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  4. As I look out of my window as I type, I see in the distance a rather ominous looking cloud creeping up between the houses. Most weather reports indicate we may miss any of the white stuff to the north and to the south of us. I like to see the snow coming down and then I like to open the door and stand in the cold air watching it come down. Then I love the coming inside again and find a nice hot cup of something -- glad I was able to keep my cosy slippers on so that I don't have to warm my feet up while my hands are enveloped around the hot cup! The next day I want it to be a memory with no icy steps, or pavements/sidewalks or streets to navigate or shovel... Because, being a New England girl, I have been there and done that!

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    1. I bought a set of strap-on studs (calm down, John) for my shoes about three years ago, and I have yet to use them.

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  5. Drat! I just lost a comment I wrote about an ominous cloud I can see from my window as I write and about how I just want to watch the snow through a window or from a doorway and not have any vestiges of the stuff the next day to trip me up or lay me low...

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  6. Tom, it's been good to catch up with your recent posts re commons, SatNav, and dealing with snow. I admit that for the past few days I have been following new events about the governmental transition process.
    Senate hearings, Presidential farewell speeches and yesterday's President Elect press conference.

    Nothing comforting.

    We are due to have more snow here at the weekend.

    Best wishes.

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    1. NATO tanks are now lining up in Poland. It isn't looking very comforting, and he will not be in power for another week...

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    2. Marine le Pen is visiting Trump Tower today. True.

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  7. With a bit of alteration to the words here and there that final note could be used in so many situations.
    I used to love the snow, now I am frightened of falling and breaking something, I can't stand the cold so just stay indoors and mope. (you can imagine = I am fantastic company at such times).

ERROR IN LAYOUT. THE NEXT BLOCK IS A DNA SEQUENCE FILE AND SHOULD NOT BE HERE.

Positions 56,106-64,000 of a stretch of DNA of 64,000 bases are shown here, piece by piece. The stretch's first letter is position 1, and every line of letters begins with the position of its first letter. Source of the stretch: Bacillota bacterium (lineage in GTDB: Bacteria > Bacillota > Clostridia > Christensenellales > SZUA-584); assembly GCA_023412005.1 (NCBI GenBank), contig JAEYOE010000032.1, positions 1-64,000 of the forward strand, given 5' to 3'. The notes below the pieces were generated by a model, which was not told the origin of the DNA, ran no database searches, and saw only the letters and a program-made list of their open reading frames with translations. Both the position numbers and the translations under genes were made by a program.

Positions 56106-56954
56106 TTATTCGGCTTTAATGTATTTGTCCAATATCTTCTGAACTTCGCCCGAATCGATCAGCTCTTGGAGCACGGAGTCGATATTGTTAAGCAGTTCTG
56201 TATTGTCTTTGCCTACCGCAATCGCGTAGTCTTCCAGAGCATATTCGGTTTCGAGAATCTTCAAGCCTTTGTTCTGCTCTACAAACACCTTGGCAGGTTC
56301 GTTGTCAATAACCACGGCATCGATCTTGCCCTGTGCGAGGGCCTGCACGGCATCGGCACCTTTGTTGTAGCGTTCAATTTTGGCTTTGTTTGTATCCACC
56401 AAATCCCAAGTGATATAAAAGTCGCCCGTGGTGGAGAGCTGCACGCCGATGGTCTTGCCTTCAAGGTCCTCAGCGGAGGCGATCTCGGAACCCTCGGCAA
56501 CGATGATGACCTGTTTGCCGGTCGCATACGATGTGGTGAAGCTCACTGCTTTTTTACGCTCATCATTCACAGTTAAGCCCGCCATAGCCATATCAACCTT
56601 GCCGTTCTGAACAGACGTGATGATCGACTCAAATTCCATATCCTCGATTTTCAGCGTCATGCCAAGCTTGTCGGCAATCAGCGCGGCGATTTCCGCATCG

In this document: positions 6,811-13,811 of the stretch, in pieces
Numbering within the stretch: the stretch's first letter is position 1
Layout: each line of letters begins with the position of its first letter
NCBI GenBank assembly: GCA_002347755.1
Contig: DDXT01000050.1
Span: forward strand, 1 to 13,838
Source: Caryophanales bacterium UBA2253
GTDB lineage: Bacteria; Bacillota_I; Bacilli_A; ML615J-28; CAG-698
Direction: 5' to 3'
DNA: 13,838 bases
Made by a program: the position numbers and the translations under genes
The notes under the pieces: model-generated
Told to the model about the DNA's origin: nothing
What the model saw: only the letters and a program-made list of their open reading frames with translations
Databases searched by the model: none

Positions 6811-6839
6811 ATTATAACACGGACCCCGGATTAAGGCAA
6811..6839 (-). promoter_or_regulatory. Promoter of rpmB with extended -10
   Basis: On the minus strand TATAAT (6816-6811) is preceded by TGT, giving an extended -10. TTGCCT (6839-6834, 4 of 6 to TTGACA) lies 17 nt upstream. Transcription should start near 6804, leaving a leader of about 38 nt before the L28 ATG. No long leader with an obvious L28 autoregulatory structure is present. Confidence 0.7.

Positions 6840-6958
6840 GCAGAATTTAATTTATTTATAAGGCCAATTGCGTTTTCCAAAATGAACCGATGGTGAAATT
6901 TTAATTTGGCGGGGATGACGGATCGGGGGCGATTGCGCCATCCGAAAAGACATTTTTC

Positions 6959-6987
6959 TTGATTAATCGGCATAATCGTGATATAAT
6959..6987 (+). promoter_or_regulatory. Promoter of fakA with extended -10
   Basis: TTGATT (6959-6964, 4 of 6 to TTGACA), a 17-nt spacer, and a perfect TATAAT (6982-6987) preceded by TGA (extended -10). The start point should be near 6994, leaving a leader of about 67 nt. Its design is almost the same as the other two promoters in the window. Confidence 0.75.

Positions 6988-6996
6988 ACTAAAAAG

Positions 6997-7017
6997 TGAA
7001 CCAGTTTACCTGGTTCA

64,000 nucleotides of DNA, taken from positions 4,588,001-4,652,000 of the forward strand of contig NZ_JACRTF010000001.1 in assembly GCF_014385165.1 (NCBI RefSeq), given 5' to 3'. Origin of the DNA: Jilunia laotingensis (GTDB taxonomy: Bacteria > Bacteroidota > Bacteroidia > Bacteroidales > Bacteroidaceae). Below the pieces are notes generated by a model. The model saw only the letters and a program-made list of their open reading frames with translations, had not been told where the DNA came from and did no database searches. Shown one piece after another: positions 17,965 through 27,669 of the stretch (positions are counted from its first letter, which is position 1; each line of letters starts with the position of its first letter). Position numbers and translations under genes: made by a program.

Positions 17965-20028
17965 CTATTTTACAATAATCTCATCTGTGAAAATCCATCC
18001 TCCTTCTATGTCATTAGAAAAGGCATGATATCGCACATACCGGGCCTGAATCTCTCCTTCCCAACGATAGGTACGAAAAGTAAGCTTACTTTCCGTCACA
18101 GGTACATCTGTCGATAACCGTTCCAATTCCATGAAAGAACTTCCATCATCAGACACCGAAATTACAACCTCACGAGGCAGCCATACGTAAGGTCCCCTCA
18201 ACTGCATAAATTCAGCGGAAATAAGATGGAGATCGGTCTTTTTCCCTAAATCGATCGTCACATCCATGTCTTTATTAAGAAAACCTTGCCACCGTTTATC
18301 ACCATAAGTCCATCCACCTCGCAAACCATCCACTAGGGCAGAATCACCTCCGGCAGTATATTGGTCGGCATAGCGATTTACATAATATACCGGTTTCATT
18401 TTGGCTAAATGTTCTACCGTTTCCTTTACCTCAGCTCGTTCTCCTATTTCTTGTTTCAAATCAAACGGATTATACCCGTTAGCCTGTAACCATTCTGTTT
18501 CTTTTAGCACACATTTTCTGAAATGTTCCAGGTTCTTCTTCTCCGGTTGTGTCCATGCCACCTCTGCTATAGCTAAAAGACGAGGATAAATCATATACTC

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    1. I bet you are always good company, Weave.

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  8. Last weekend we had snow flurries, sleet, and almost record breaking low temperatures. Today it's a balmy 70F and I just walked outside in shorts, flip flops, and damp hair. Crazy weather.

    Still no word from Rachel?

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    1. We've had three days of rain that will encase us in ice overnight. Crazy weather.

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    2. Not yet to me, Jennifer.

      We have the same prediction Joanne.

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  9. We've got hit by the blizzard as well, but it hits very differently indeed. On the east coast of this county, we had water covering streets and harbours just a couple of days ago, followed by bitter cold and the water turning into thick ice, followed by rain and several degrees warmer, followed by yet another blizzard causing two buses to slide of the road and trees falling over. Deep snow was way back. I can remember ( I was born 1963 ) the winter 1969 that didn't actually end until my birthday, april 4th. I love deep snow for a short time, as you say Tom, it makes silence possible and stillness will enter the rushhour.
    I sincerely loved that quote, and your friends attitude that lovely day, such a pleasure just being alive!
    I agree with Weaver, took me 25 minutes to walk on the ice from the bus stop. Ugh! I don't agree with this winter thing.

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    1. And your mother's maiden name?

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    2. It was the only thing lacking in that mass of words eh? I'll promise to shorten up!

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  10. I hope you got your giant snowfall and were forced to stay in and be cozy.

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  11. Yesterday I heard that Heathrow was cancelling flights IN CASE OF SNOW. That's the British spirit I like to hear of.